How to create drill-down graphs with highcharter in R

Victoria D. Doty

Drill-down visualizations can be a good way to current a whole lot of knowledge in a digestible structure. In this case in point, we’ll produce a graph of median home values by U.S. state making use of R and the highcharter package. Sharon Machlis, IDG Preliminary graph of median home […]

Drill-down visualizations can be a good way to current a whole lot of knowledge in a digestible structure. In this case in point, we’ll produce a graph of median home values by U.S. state making use of R and the highcharter package.

Median home values by state Sharon Machlis, IDG

Preliminary graph of median home values by state (best and least expensive 10 states). Info from Zillow.

Each individual state’s bar will be clickable — the drilldown — to see knowledge by county.

Graph of median home values in Massachusetts counties Sharon Machlis, IDG

Right after clicking the bar for Massachusetts, a person sees median home values by Massachusetts county. Info from Zillow.

There are 3 primary steps to building a drill-down graph with highcharter:

  1. Wrangle your knowledge into the required format 
  2. Develop a primary leading-amount graph and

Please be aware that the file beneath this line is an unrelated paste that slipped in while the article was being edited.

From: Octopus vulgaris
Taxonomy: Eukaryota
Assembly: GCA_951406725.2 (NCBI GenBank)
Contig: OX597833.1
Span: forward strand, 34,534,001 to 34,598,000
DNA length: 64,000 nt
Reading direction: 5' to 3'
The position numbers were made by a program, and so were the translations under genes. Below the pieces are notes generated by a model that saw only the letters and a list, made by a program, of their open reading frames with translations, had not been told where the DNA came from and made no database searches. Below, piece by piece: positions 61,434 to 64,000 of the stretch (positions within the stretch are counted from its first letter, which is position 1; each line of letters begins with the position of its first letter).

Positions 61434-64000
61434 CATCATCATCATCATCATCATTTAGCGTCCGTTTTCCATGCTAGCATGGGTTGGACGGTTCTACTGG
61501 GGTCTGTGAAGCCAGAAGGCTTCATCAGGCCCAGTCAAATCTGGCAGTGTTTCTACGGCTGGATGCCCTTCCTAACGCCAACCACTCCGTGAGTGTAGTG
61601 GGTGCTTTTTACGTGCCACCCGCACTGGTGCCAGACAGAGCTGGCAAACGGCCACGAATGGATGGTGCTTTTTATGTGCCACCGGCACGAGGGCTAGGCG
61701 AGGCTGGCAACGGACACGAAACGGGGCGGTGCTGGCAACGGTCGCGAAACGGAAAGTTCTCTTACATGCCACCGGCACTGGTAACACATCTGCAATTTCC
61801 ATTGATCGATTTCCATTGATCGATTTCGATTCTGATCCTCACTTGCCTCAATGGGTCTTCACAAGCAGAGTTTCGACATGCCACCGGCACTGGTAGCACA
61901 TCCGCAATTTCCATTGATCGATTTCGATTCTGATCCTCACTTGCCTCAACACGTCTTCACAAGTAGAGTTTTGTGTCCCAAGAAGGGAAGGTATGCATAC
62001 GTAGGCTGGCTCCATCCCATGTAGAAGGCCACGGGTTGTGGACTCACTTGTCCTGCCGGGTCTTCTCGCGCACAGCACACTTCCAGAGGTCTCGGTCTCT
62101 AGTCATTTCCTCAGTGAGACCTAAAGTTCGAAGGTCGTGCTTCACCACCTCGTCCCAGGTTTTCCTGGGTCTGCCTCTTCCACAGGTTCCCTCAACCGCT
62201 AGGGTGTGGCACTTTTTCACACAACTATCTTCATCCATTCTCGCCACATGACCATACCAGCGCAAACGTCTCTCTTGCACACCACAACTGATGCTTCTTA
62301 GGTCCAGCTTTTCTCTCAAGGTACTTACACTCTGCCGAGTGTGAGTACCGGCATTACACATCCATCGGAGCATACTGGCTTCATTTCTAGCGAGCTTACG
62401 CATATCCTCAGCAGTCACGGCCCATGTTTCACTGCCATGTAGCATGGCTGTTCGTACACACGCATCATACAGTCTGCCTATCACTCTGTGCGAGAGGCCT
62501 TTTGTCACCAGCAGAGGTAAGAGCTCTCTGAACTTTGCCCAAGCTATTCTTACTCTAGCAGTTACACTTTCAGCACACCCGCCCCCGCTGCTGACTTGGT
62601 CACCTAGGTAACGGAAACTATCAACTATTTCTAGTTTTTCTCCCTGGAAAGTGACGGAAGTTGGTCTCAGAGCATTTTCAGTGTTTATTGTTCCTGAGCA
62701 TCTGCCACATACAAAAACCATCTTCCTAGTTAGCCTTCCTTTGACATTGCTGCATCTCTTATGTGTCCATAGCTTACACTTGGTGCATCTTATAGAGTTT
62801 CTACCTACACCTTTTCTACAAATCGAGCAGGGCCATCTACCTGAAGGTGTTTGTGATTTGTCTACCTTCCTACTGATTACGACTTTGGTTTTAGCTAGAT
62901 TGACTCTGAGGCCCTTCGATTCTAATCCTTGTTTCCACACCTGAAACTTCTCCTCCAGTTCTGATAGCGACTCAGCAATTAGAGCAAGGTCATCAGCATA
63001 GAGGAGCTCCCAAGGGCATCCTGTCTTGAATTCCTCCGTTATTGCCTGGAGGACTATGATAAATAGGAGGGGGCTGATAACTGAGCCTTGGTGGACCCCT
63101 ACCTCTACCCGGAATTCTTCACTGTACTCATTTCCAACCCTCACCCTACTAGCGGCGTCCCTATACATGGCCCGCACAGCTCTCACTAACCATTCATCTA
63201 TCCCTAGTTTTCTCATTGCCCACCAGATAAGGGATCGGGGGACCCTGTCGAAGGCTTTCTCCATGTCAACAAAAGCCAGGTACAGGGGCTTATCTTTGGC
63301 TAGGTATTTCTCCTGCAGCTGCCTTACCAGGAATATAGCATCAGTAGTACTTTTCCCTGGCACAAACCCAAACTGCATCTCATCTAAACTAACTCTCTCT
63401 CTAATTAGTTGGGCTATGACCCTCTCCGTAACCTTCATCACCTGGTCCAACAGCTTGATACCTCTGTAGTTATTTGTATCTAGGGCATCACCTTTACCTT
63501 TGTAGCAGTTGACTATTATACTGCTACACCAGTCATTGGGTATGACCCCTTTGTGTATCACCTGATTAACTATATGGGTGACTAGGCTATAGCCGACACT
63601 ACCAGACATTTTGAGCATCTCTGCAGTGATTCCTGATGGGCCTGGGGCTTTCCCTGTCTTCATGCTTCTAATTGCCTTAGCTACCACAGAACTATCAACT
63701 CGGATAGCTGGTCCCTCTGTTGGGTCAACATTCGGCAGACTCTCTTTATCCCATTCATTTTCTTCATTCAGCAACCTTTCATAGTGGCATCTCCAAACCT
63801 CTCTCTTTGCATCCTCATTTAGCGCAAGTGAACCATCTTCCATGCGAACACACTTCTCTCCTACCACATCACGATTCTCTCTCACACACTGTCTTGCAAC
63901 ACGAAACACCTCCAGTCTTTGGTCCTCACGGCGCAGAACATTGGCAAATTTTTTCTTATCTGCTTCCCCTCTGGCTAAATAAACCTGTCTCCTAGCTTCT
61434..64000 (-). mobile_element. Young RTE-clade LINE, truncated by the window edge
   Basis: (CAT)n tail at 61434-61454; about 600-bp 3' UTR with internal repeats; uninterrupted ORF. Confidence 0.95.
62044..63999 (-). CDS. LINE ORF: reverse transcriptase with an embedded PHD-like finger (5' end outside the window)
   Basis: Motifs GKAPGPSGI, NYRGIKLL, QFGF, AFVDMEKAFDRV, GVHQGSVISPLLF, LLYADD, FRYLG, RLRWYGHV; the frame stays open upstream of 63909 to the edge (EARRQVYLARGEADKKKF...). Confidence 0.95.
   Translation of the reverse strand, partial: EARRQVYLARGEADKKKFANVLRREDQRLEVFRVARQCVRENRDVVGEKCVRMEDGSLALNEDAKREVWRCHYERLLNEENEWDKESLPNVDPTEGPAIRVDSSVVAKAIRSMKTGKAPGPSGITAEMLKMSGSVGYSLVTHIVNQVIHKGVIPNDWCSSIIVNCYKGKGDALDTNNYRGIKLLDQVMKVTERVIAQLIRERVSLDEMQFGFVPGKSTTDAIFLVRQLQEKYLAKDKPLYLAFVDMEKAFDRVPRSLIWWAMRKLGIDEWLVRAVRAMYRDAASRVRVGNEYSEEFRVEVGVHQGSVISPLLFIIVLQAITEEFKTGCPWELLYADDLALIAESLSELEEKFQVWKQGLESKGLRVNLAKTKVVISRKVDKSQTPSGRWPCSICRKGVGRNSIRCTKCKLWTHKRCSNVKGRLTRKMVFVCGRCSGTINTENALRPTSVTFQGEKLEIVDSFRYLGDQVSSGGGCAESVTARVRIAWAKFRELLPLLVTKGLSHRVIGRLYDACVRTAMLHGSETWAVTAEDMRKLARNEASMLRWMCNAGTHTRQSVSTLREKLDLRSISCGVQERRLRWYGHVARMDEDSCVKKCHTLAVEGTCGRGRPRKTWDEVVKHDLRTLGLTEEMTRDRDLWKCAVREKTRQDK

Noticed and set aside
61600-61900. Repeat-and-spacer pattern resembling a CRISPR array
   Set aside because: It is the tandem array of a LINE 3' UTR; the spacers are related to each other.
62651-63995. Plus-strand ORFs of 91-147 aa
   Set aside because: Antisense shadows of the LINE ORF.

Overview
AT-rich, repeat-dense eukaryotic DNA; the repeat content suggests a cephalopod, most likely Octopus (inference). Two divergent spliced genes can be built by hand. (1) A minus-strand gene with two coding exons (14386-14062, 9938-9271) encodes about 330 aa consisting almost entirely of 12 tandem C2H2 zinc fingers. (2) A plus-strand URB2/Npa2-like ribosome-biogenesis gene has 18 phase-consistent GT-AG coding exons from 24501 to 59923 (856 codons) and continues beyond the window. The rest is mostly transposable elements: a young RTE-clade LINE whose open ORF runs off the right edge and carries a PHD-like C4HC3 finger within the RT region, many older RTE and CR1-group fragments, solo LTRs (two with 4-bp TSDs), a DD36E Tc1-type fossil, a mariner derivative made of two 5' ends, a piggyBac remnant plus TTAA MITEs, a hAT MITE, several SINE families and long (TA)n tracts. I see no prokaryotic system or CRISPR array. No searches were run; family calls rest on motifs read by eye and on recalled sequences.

3. Insert the drill-down.

If you want to observe together, obtain state- and county-amount knowledge sets for the Zillow Dwelling Benefit Index from Zillow at https://www.zillow.com/investigation/knowledge/. I’m making use of the ZHVI Solitary-Household Homes series.

Initial, load the packages we’ll be making use of:

library(rio)
library(dplyr)
library(purrr)
library(highcharter)
library(scales)
library(stringr)

All can be mounted from CRAN with set up.packages() if you really don’t now have them on your system.

Observe that highcharter is an R wrapper for the Highcharts JavaScript library — and that library is only cost-free for particular, non-professional use (like tests it locally), or use by non-income, universities, or general public educational institutions. For anything at all else, like government use, you need to have to obtain a license. 

Upcoming, I import the state and county CSV data files into R with the subsequent code. (My CSV data files are in a knowledge subfolder of my venture listing.)

states <- import("data/State_zhvi.csv")
counties <- import("data/County_zhvi.csv")

These data files have hundreds of columns, just one for just about every month beginning in 1996. I want to graph the most latest knowledge, so I look for the title of the past column with

names(states)[ncol(states)]

At the time I wrote this, that returned 2020-06-30, which I’ll use as my MedianValue column. I’d like to evaluate that worth to the start off of the century, so I’ll also include things like 2020-01-31 as a PriceIn2000 column.

Info wrangling

Here’s my code for producing a newest_states knowledge frame, which I’ll use as a foundation for the graph:

Copyright © 2020 IDG Communications, Inc.

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